Sunday, October 28, 2007

The Rest is Waiting

Today, having made the effort to go to the bookstore for my semi-monthly CD- and book-buying trip, I was faced with a choice: Simon Sebag Montefiore's Young Stalin or Alex Ross' The Rest Is Noise: Listening to the Twentieth Century. My title gives the game away, and I never had any doubt that I would pick up Ross' magnum opus (to-date). I was still torn.

Let me say that, despite the somewhat sensationalist coverage at the author's website, Stalin: The Court of the Red Tsar is a marvelous book. It can stand with such a tower of prosopography as Sir Ronald Syme's The Roman Revolution (1939, repr. variously). I doubt that any more fascinating, comprehensive, and compelling study exists of Stalin and his inner circle at the zenith of his power than Sebag Montefiore's book. Stalin comes off as less of a vicious monster and more of a twisted, insecure, and - above all else - lonely man. One sees that his hardened Bolshevism and Robespierre-like willingness to spill blood toward the end of achieving Communism were balanced by an almost pitiful solitude. It made such an impression upon me that, at this point, his works are on my "Buy, sight unseen" list. No other sweeping historical study since Simon Schama's wonderful Citizens made such an impact.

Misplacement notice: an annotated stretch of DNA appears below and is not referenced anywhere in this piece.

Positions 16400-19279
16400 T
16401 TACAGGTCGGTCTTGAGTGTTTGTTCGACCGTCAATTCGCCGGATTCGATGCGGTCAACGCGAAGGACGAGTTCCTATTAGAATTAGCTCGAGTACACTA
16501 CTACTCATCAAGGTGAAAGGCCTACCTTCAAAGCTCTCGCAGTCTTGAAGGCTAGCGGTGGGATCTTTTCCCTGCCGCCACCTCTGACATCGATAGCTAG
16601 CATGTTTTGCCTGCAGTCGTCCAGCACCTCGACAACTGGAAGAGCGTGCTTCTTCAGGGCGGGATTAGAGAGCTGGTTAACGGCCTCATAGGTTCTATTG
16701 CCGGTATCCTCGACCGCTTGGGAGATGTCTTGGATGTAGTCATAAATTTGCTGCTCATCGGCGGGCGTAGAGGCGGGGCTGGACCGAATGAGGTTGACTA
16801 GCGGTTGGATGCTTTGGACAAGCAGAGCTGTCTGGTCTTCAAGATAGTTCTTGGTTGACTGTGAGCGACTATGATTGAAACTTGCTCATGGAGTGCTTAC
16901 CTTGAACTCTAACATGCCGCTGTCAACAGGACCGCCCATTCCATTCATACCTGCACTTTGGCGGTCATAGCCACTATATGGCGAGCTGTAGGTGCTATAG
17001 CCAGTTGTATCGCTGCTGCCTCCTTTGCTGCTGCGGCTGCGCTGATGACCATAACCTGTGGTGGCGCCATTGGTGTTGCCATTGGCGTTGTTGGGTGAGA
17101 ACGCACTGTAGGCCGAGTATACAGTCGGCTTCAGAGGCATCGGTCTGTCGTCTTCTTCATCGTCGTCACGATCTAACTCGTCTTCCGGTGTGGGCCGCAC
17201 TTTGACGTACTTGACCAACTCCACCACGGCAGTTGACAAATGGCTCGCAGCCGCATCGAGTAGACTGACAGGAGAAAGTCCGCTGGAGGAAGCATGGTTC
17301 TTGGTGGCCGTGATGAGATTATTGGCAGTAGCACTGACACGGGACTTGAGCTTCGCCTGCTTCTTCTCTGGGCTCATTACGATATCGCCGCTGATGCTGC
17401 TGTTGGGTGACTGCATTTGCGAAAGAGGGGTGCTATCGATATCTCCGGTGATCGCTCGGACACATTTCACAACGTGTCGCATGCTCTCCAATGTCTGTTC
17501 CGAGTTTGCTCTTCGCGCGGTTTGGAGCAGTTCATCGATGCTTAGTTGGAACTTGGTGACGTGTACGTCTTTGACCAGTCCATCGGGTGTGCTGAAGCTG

The Rest Is Noise, though, has been on that list for some time now. Ross won my instant trip, but I did make a note in my handy-dandy notebook to order Sebag Montefiore's volume on Stalin at the earliest convenience.

Now, I just have to get through Ross' book and report my findings.


At 7:10 PM, Anonymous Anonymous said...

I started reading the Ross, and it was like a hot knife through butter. What I found was well written and packed with enough interesting info, that I could not put it down. Then I got to the Stravinsky chapter (or what is perhaps the first Stravinsky chapter), and when I got to the end of that chapter, the machine stalled: I stopped, and haven't (yet?) taken it back up. It is not necessarily that the Stravinsky stuff is noticeably (somethinger) than the Strauss/Mahler/Schoenberg discussion (and after all, Taruskin gave Ross a flattering back-cover blurb, and Taruskin is ten times the Stravinsky scholar that I'll ever be). But where everything throughout the Strauss/Mahler/Schoenberg had a ring of rightness to it, there was something about the tone, the selective emphases in what is necessarily a cook's-tour of Igor Fyodorovich, which jarred.


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